Portraits of Wildflowers

Perspectives on Nature Photography

The view from the top

with 14 comments

Click for greater clarity.

Generally I avoid aiming straight down because that view usually includes lots of distracting details on the ground. Once in a while, though, aiming down portrays a subject in an appealing way and shows things that a side view doesn’t. Compare yesterday’s view of clammyweed with today’s, in which the white petals stand out as individuals and reveal their unusual shape and their distribution.

If you’re wondering about the red areas that are more noticeable in today’s photograph than in yesterday’s, here’s what Ellen D. Schulz wrote in her 1929 book Texas Wild Flowers: “The flower has an unusual appendage in the form of a red gland at the base of its petals.” Now you know.

© 2011 Steven Schwartzman

Written by Steve Schwartzman

June 28, 2011 at 11:42 AM

14 Responses

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  1. Steve, thanks for the clammyweed pictures. It’s been several years since I’ve seen one and had forgotten how lovely they are. Recently was on 35W between Ft Worth and Hillsboro and was amazed at how many Eustoma were blooming in a dry year. I know that here in Pecos county, the one site for them in full bloom right now is caused by a bad water leak and really appreciate having the leak. I’m enjoying your blog a lot.

    John Mac Carpenter

    June 28, 2011 at 11:49 AM

  2. I’m glad you’re enjoying my blog in general and the clammyweed pictures in particular; I’m also happy that you find this “weed” as beautiful as I do.

    You’re fortunate in having gotten to see a lot of Eustoma on 35W. I drove that stretch of highway about five weeks ago but didn’t see a single one.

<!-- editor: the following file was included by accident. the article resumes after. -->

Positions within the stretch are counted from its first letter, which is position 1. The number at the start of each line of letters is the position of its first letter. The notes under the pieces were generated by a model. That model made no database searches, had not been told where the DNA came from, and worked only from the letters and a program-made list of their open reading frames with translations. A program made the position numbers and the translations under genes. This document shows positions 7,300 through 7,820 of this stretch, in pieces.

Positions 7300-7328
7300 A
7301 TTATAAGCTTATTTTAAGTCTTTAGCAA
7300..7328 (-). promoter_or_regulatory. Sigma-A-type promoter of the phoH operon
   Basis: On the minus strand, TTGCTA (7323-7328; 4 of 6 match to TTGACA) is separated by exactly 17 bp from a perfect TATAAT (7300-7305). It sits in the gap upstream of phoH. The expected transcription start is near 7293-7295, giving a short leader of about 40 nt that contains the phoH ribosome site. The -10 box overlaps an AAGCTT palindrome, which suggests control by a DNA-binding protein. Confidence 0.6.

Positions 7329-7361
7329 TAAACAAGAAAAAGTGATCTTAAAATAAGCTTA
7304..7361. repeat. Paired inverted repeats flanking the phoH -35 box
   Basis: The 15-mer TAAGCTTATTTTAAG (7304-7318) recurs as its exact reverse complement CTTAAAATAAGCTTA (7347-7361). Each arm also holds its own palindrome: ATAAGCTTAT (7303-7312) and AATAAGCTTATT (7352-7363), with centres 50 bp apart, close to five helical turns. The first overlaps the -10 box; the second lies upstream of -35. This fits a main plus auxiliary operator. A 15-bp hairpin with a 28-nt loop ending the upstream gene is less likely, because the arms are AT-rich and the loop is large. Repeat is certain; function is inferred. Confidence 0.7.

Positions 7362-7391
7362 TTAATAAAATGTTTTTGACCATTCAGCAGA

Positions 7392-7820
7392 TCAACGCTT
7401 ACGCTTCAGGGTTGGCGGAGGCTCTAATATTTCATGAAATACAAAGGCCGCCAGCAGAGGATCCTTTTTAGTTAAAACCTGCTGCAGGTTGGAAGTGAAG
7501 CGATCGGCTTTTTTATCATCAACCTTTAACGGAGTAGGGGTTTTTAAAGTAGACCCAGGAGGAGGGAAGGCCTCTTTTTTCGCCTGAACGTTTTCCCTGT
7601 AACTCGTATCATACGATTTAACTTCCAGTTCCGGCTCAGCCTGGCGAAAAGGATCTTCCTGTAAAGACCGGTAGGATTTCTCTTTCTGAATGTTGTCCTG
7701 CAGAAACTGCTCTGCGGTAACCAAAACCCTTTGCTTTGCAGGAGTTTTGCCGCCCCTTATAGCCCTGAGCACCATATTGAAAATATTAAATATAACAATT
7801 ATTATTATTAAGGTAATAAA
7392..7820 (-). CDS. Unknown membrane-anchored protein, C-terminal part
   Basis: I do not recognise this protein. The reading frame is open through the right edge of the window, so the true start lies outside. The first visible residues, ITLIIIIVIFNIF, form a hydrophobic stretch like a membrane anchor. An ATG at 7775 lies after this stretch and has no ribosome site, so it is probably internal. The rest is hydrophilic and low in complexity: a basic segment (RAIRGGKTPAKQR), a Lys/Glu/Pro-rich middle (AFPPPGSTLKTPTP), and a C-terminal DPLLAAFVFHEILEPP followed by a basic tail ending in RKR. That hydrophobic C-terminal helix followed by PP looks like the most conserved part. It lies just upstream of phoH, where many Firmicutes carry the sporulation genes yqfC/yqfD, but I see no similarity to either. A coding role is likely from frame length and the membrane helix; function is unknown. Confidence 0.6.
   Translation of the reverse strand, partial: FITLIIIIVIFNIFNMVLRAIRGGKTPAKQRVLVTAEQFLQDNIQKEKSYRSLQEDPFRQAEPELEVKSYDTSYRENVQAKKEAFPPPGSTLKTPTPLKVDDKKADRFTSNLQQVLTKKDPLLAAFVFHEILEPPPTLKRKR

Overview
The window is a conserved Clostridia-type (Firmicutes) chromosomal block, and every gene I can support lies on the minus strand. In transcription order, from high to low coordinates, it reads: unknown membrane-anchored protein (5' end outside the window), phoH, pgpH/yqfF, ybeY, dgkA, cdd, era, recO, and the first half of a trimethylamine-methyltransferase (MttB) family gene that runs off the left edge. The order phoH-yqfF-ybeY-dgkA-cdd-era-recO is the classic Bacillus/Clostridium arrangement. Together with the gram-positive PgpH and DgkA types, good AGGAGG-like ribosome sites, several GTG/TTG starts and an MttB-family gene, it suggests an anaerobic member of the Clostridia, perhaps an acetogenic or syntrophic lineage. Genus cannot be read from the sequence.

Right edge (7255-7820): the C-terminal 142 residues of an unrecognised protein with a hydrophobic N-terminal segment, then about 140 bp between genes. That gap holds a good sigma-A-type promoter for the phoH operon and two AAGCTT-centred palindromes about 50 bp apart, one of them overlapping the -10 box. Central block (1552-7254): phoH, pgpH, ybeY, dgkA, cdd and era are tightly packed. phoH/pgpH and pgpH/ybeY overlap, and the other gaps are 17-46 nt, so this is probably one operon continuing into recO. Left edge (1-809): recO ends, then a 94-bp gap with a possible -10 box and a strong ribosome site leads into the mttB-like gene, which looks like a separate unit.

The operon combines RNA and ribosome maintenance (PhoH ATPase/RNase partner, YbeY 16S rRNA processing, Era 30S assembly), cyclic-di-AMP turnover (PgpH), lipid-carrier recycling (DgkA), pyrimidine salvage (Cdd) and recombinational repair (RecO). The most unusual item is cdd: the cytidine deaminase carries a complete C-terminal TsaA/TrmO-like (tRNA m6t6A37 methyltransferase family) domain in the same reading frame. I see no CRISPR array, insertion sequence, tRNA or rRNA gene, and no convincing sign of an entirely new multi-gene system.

Steve Schwartzman

    June 28, 2011 at 12:02 PM

  3. That clammyweed is quite obviously very hard to capture because of its complex structure.

    The two photos you have shown are not as good as the other photos you have shown here, I think. The little white leaves come out overexposed in both pictures. I peeked into the Exif and I think I’d try a larger aperture and longer shutter time to get a bigger depth of field. If I felt there were too many distracting details, I’d blur them later with manipulation software.

    I wonder how big the blossoms are.


    June 28, 2011 at 12:35 PM

  4. Good timing! I’ve been having an e-mail exchange with the writer of the blog at


    about how pictures appear to viewers. He told me he went to a store that sells computers and opened up his blog on various monitors, all of which rendered his pictures differently! Unfortunately that’s a fact of life. I can tell you that on my monitor the white of the clammyweed petals looks okay, not blown out, so I’m sorry to hear that they look overexposed on yours. I process my photographs in Photoshop, which first opens each picture in Adobe Camera Raw; that program shows whether any of the highlights in each picture are too bright, and if so I lower the Exposure slider and/or raise the Recovery slider until all the highlights come back within range. (Ah, the advantage of shooting in RAW.)